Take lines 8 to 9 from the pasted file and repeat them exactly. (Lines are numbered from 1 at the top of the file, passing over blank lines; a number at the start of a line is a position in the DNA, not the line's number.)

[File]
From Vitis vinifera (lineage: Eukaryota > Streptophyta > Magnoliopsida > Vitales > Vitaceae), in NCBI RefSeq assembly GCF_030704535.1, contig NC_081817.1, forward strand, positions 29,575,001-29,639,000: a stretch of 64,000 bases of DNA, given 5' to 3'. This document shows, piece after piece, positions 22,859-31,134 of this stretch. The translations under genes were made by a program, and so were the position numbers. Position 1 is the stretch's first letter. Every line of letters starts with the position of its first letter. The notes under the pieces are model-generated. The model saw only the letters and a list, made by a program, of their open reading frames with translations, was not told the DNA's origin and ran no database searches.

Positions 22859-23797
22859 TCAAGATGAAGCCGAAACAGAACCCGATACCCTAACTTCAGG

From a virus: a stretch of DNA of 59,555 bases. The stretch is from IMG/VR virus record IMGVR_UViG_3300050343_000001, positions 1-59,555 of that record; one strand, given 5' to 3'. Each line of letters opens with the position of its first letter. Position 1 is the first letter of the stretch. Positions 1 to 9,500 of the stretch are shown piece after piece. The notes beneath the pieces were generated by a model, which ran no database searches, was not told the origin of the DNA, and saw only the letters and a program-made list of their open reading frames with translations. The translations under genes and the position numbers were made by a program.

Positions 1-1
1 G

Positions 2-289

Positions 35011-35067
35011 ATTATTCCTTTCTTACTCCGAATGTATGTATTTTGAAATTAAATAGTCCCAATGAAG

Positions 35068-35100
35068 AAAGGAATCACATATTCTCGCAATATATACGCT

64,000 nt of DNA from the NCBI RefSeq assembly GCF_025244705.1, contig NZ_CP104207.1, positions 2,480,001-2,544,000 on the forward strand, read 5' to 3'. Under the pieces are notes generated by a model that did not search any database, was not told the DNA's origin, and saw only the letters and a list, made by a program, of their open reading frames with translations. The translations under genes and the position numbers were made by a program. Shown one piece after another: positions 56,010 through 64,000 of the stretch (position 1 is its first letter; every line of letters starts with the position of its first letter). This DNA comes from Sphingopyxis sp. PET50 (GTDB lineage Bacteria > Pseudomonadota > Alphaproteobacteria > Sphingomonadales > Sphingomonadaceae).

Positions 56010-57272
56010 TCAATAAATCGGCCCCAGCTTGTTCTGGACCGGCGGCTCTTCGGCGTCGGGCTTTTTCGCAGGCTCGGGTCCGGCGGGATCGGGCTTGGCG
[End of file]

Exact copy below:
Positions 35011-35067
35011 ATTATTCCTTTCTTACTCCGAATGTATGTATTTTGAAATTAAATAGTCCCAATGAAG